Apple says “Think Different,” McDonald’s says “I’m lovin’ it,” and Nike says “Just do it.” Consumers around the world recognize these slogans or taglines, which are an integral part of each of their brands.
As important as it might be to have company mission statements and documented business plans for legal purposes, when it comes to communicating with customers, one short sentence or phrase does the trick. Coming up with a tagline for a new business might not be an easy process, but getting it right is well worth the effort of building brand recognition.
Even large corporations start off with a blank page before finally settling on the right tagline.
Points to Ponder When Writing a Slogan
- The Purpose of a Tagline.Taglines are catchy phrases or sentences that are easy to remember and can be used alongside the business’s logo. They function as part of the business brand, as well as the advertising and marketing campaigns.
- Know the Focus of the Slogan.Large corporations generally focus their tagline or slogan on the company as a whole. Smaller businesses may choose to focus the slogan on one product or service. New business owners should choose the focus that will suit them best.
- Logo First, Slogan Second.The logo is the visual part of this dynamic duo that helps build brand recognition. Logos are typically developed first, so a company that doesn’t have a logo should start there.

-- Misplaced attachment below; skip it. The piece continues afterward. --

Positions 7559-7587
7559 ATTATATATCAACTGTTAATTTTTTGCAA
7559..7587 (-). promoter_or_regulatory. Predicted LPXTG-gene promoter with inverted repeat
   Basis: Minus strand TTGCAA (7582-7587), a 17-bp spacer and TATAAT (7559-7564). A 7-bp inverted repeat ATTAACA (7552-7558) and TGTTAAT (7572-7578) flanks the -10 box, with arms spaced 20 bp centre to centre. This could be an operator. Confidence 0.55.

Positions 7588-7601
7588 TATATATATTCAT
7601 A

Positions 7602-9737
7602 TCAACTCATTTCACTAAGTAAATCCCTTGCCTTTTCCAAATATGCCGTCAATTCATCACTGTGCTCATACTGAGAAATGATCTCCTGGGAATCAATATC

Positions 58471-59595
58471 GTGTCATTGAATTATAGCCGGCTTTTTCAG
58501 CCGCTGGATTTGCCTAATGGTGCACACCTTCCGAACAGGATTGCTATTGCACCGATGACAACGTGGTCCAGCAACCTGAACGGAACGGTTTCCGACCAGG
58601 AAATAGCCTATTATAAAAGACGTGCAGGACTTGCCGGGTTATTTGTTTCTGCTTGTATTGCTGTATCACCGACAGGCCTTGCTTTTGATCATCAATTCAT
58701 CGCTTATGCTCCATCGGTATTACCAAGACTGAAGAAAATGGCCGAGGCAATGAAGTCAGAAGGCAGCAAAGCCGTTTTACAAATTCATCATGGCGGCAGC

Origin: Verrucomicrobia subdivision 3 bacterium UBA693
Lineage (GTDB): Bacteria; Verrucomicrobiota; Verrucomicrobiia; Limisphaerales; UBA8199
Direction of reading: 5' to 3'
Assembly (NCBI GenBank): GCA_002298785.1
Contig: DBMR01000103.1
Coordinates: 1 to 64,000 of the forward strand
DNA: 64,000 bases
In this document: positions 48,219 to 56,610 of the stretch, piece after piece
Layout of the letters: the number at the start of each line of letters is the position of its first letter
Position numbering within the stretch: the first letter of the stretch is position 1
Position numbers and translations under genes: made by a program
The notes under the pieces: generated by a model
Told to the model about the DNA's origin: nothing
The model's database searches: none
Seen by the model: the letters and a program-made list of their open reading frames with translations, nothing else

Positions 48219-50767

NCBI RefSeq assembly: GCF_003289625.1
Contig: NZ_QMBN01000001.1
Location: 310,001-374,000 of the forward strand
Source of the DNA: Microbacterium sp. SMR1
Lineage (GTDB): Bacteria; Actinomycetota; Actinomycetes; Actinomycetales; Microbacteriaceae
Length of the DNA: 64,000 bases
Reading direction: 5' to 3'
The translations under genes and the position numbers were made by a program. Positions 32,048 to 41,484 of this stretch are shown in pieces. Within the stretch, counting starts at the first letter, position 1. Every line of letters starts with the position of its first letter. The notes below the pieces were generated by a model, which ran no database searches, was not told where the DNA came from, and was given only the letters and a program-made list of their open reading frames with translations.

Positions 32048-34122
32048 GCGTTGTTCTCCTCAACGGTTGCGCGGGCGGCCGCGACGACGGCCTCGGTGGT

KFC’s logo is the cartoon-version of Colonel Saunders. No matter how often the slogan gets changed — a frequent occurrence when companies want to update their image — the logo generally stays the same.
- Don’t Rush.It’s best to avoid rushing into a decision about the tagline. An idea that sounds great should be pondered for a while to ensure it still sounds great the following day or week. Business owners who are working with a professional to develop the slogan will need to allow time for discussion, research, and development.
If there really isn’t any time, tagline development might be better left in the hands of a writer or marketing person.
- Keep it Simple.Taglines should never be longer than one sentence and should be written as concisely as possible. Long, odd-sounding words are best left for other creative projects. For instance, Pringles’s slogan is “Once you pop, you can’t stop,” which flows and sounds much better than “Once you eat one, you have to keep eating them.”
Take enough time to create a slogan that will serve its purpose well.
Coming Up with a Company Motto
Some of the famous company slogans out there, such as LG’s “Life’s good,” can leave new business owners believing that developing a slogan is a piece of cake. In all likelihood, a group of people sat around, paced the room, and pitched in and shot down ideas until someone finally got it right. If the creative juices aren’t flowing right away, there’s no reason for worry. The development of a company slogan takes time and repeated effort.
Once the slogan has been written, the business owner should try it out for a week or two before committing to it. He or she can discuss it with family members, others in the business, or even loyal customers. Although the opinions of these people don’t have to change anything, they might provide some noteworthy points the business owner didn’t previously think of.
In the end, it’s important to choose a tagline that will stick for as long as it’s needed and help build recognition for the business.
Mary Ylisela is a veteran author and motivational coach who writes and teaches about branding, social media marketing, and business executives such as Gary Crittenden.